"Risk-On Mode"


European shares held steady near recent highs .

"Recent economic data is pretty good so markets are in risk-on mode overall," said Yukio Ishizuki, currency strategist at Daiwa Securities. "But U.S. bond yields are being capped so the dollar is losing the driver behind its rally."

Stocks and bond yields have been rising ever since the election of Republican Donald Trump as U.S. president on expectations that fiscal stimulus will boost growth and inflation. Trump's inauguration takes place on Jan. 20.

"The FOMC's minutes to its Dec meeting released post yesterday's European close could best be characterized as perhaps tilted toward the hawkish side but tempered by a heavy dose of uncertainty," said Rabobank strategist Richard McGuire.

"All the policymakers emphasized the uncertainty of the outlook, reminding investors that the outlook is more nuanced than the market seems to think," he said.

With just two weeks to go before Trump takes over, investors and policymakers are waiting to see if his actions match his rhetoric and if his policies will be approved by Republican lawmakers.

The dollar extended its losses on Thursday, falling 0.42 percent against a basket of six major currencies .DXY - though still near the 14-year high hit on Tuesday - following losses against the Chinese yuan.

China stepped into both its onshore and offshore yuan markets to shore up the faltering yuan for a second day on Wednesday, sparking speculation that it wants a firm grip on the currency ahead of Trump's inauguration.


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Oil Rises As Saudi Arabia Discusses Supply Cuts

By Christopher Johnson
Reuters
January 5, 2017

Oil prices rose slightly on Thursday after reports Saudi Arabia had started talks with customers about a reduction of up to 7 percent in crude sales in February to support an attempt by OPEC to reduce global supply.

The Organization of the Petroleum Exporting Countries promised in November to cut output to help prop up prices.

Under the deal, Saudi Arabia agreed to cut output by 486,000 barrels per day (bpd), or 4.61 percent of its October output of 10.544 million bpd.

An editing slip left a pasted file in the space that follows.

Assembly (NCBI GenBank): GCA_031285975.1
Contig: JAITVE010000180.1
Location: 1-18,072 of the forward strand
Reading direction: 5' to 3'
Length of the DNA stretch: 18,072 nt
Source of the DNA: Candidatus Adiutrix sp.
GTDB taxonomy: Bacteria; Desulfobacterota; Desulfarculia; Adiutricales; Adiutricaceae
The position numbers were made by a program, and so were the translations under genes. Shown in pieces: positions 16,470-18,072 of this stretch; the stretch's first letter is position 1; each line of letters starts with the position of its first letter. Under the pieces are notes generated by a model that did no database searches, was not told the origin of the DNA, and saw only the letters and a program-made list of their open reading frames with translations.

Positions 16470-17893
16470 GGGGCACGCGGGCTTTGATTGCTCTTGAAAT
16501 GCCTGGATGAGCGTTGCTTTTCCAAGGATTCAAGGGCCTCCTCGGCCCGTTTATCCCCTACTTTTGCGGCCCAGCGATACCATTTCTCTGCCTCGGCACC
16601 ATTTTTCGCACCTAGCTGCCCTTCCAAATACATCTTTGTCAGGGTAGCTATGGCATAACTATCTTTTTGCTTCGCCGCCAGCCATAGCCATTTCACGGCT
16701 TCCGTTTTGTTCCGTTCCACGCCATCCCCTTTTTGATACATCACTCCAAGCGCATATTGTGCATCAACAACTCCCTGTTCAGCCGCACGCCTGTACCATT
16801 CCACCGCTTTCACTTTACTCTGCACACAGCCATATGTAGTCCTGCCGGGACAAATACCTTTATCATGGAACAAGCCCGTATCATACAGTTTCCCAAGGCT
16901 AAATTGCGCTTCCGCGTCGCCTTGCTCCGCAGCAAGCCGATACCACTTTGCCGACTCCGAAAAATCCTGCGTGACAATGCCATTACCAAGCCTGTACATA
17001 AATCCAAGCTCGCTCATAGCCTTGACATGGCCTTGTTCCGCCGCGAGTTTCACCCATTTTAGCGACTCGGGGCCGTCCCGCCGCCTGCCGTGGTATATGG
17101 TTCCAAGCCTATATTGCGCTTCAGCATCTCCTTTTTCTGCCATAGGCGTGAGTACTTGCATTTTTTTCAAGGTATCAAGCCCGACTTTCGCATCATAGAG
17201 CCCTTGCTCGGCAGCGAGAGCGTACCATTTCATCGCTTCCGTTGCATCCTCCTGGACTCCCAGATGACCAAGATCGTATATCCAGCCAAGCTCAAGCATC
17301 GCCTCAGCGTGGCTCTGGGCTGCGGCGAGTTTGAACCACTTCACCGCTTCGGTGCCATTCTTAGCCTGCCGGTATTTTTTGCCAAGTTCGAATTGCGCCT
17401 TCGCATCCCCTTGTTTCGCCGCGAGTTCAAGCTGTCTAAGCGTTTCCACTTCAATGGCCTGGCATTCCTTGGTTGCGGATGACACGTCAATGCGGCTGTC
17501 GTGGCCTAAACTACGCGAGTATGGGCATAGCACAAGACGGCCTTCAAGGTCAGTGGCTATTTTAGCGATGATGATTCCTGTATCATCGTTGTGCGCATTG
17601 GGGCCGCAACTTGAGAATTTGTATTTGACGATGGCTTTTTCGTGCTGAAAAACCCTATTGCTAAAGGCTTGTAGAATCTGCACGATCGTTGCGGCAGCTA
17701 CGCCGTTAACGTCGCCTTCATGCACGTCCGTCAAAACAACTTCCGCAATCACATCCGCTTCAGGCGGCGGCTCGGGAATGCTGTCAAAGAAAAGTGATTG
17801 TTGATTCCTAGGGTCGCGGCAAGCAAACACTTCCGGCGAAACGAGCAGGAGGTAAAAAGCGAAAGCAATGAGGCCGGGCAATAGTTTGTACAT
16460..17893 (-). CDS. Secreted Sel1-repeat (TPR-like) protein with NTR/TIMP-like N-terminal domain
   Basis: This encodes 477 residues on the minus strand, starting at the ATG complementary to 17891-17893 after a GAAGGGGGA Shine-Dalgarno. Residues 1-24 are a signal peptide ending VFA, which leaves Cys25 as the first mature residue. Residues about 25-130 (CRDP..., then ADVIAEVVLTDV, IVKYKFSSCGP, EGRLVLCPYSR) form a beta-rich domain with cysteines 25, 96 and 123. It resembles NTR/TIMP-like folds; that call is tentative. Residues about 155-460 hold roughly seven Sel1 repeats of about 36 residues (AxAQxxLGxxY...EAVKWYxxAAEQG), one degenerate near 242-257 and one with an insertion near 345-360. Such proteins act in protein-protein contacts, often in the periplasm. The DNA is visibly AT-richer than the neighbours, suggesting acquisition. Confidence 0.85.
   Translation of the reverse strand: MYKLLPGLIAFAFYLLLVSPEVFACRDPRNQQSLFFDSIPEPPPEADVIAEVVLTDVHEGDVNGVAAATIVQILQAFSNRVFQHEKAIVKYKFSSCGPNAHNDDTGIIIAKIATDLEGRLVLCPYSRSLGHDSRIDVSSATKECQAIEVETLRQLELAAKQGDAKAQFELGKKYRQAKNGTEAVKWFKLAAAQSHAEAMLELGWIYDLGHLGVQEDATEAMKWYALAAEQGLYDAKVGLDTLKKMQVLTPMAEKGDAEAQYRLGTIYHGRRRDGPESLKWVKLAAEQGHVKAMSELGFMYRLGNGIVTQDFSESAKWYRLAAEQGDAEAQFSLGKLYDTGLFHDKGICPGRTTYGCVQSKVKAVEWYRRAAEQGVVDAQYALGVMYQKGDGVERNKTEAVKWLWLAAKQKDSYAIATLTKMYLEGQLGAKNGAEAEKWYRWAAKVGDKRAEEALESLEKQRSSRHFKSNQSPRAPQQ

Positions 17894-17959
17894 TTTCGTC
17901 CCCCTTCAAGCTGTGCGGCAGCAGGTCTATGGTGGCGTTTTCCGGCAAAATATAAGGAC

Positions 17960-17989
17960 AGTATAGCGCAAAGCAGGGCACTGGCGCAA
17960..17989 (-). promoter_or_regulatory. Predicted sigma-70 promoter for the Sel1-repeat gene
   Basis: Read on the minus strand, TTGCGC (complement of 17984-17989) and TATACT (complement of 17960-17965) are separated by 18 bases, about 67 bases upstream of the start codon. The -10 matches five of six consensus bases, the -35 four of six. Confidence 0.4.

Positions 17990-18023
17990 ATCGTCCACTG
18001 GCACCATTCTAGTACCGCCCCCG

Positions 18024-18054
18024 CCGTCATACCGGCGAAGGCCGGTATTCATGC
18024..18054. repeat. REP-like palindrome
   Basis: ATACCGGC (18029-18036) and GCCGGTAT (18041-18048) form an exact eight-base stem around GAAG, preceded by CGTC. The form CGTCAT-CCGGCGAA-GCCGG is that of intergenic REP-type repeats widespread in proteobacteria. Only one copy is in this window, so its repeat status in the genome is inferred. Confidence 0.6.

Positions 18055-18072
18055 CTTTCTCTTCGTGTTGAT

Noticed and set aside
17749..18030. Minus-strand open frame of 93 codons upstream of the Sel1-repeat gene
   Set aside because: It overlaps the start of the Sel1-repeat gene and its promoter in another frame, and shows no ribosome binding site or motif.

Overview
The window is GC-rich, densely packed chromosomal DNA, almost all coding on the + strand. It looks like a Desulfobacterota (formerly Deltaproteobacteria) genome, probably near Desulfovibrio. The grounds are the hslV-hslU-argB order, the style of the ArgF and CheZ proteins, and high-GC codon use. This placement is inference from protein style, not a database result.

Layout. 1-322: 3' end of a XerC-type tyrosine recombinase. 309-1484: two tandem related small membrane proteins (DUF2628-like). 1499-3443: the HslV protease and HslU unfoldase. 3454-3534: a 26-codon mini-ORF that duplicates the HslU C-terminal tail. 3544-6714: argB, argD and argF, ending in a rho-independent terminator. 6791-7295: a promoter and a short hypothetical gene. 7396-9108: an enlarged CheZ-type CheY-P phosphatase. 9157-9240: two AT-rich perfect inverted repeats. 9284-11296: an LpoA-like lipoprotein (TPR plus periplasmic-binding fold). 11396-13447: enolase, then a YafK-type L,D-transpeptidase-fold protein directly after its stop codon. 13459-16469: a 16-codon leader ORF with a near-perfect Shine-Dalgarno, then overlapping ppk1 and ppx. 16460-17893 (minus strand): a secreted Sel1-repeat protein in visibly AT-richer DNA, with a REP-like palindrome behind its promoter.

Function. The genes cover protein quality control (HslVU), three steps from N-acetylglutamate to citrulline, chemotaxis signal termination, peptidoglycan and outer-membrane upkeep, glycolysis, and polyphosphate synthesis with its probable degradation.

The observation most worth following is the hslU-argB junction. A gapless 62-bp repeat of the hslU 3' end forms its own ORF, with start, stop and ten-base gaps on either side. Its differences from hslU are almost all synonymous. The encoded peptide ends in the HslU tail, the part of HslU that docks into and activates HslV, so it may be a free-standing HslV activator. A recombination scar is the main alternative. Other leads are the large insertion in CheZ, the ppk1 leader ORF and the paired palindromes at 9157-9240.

"Aramco is approaching all its customers for possible cuts from February and discussing likely (supply) scenarios," one source told Reuters. "Nothing is confirmed yet," the source said, adding the scenarios were for cuts of 3-7 percent.

Investors have been suspicious that OPEC may not cut as much as promised, but several sources told Reuters on Thursday that the world's biggest oil exporter would comply with the OPEC cuts.

Benchmark Brent crude oil LCOc1 was up 20 cents a barrel at $56.66 by 1110 GMT (6:10 a.m. ET). U.S. light crude oil CLc1 was up 20 cents a barrel at $53.46. Both contracts rose by around 2 percent on Wednesday.

"There remains a question mark over whether OPEC, with a long history of non-compliance, will actually follow through (with the cuts). Very few respondents expect full compliance," Singapore Exchange (SGX) said on Thursday, citing results from a survey of its participants.

"Three-quarters of those surveyed went for (crude) prices averaging within the current $50-$60 a barrel range (for 2017)," SGX added.

Analysts at U.S. bank Goldman Sachs said even if OPEC reduced production as promised, there was "only moderate oil spot price upside given the expected supply response to higher oil prices and new production".

The U.S. bank said it expected Brent prices to peak at $59 a barrel by mid-2017.

In another sign of compliance with the cuts, Abu Dhabi National Oil Company (ADNOC) has scheduled maintenance at oilfields for March and April, although it was not immediately clear how much exports might fall.

Oil prices also found support from an American Petroleum Institute (API) report showing U.S. crude inventories fell 7.4 million barrels last week.

U.S. government figures on inventories were due to be published at 11 a.m. EST (1600 GMT) on Thursday.

A Reuters survey forecast the EIA report would show U.S. crude stocks declined by about 2.2 million barrels in the week to Dec. 30. [EIA/S]